PERSI consists of a set of 6 cameras, along with both infrared and ultraviolet spectrometers, all packed into a single, integrated package that weighs less than 10 kilos (22 pounds) and draws less than 7 watts of power (less than many nightlights!). PERSI will be assembled at Ball Aerospace in Boulder Colorado, with major components being contributed by Ball, SwRI, and NASA's Goddard Space Flight Center.

"I've spent most of my professional career studying Pluto and the Kuiper Belt, beginning with my graduate work that began in 1980," says PI Stern "Over those 20 years we've seen an explosion of knowledge about Pluto and its moon, Charon, but despite all that we've learned, we know from past planetary exploration that there really is no substitute for what close up measurements can reveal-- that's why we need PKE."

In the early 1990s Dr. Stern led the group of young planetary astronomers who rallied NASA to consider a Pluto mission. NASA then appointed him to chair its Outer Planets Science Working Group (OPSWG) in order to flesh out the scientific goals and the implementation strategy of such a mission. Stern reminisces: "Despite the limitations of any mission this hard, and traveling this far away, we were able to hammer out a set of critical goals for the first reconnaissance of Pluto, the farthest of the planets. Those goals include mapping its surface, measuring the composition and structure of its atmosphere, and mapping its surface composition. Similar observations will be obtained of Pluto's satellite, Charon, and a search will be made for other, as yet undiscovered satellites in the Pluto system." PERSI Co-Investigator Dale Cruikshank of NASA's Ames Research Center adds, "When PKE makes flybys of Kuiper Belt Objects we'll map them and obtain more high quality spectra, just as we will at Pluto."

"It's a good feeling to have completed the PERSI proposal and turned it in to NASA," remarks says PERSI project manager John Scherrer. "We worked hard to satisfy NASA's scientific objectives for PKE without overly complicating the instrument, and we resisted the temptation to add extra `bells and whistles' that could introduce risk." PERSI Co-Investigator Harold Reitsema, a leader of the Ball Aerospace team that will assemble PERSI agreed, "We took a conservative design approach that gives us plenty of room to fit within NASA's tight mass and power constraints. We also have developed a detailed project schedule and cost plan that will help us avoid problems as we build the instrument."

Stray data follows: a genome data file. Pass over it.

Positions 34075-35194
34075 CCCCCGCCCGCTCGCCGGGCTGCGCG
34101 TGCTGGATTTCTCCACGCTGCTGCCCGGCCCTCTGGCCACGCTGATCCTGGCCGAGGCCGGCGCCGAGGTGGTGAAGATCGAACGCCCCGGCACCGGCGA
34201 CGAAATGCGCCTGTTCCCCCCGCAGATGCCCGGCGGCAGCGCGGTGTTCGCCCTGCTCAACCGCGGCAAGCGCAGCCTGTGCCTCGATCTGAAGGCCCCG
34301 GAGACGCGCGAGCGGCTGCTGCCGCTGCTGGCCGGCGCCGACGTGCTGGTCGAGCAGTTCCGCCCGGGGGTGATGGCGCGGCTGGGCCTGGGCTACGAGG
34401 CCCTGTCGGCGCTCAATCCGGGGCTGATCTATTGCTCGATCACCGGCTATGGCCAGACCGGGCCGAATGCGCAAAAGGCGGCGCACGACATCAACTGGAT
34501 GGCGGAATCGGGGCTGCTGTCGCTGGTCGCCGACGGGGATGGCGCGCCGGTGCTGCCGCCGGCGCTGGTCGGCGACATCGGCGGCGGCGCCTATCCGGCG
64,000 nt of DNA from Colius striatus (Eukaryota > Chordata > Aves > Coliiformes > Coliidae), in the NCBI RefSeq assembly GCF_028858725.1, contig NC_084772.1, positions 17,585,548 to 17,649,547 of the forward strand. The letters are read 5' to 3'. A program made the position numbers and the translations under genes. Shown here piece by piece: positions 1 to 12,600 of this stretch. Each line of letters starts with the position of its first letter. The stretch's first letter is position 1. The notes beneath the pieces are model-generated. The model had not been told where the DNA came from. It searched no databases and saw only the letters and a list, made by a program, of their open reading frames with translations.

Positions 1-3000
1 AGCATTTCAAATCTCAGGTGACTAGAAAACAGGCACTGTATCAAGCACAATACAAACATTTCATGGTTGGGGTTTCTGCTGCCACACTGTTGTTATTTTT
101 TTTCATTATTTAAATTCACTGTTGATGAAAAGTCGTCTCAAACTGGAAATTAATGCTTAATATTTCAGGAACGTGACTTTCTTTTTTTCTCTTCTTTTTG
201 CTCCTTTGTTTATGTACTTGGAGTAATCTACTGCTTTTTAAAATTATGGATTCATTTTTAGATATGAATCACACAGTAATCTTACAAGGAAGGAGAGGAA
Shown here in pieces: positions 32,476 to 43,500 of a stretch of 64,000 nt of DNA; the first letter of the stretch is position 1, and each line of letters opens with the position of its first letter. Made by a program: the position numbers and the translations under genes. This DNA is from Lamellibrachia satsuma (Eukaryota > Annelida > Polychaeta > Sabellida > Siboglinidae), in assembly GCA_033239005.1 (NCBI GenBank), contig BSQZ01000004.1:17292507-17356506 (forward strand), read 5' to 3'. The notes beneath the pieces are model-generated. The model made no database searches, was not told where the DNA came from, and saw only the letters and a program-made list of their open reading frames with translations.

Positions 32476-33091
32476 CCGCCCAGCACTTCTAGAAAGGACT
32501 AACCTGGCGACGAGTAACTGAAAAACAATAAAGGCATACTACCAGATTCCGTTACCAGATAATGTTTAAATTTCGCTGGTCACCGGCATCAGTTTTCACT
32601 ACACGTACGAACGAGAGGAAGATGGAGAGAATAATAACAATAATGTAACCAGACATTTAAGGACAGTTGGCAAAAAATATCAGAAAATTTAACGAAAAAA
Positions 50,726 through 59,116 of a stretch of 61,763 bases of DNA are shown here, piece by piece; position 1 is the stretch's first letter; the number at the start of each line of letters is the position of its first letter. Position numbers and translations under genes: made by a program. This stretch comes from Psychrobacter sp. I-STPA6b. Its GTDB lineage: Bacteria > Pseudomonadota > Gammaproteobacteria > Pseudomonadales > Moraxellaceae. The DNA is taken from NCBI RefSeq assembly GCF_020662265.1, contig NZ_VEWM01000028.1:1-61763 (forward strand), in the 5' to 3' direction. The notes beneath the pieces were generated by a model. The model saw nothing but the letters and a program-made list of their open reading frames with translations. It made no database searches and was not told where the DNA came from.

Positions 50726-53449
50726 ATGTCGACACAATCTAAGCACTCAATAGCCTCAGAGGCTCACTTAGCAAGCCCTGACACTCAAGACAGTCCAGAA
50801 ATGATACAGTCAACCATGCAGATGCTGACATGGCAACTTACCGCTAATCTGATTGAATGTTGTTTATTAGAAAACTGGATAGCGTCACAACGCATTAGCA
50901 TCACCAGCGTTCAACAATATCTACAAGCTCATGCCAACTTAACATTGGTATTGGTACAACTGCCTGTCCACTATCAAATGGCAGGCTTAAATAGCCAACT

Principal Investigator Stern summed up his feelings recently by saying, "The road to open up Pluto for exploration has been a long one, and the journey is far from complete. The competition to put instruments aboard PKE will be fierce. We all feel that the exploration of Pluto will be a lifelong achievement, and an exciting kind of planetary exploration that hearkens back to the days of Apollo, Viking, and Voyager, when spacecraft first explored the closer planets."

More information on the PERSI instrument proposed for Pluto Kuiper Express can be found at www.boulder.swri.edu/PERSI.html. Information on NASA's PKE mission itself can be found at www.jpl.nasa.gov/ice_fire/.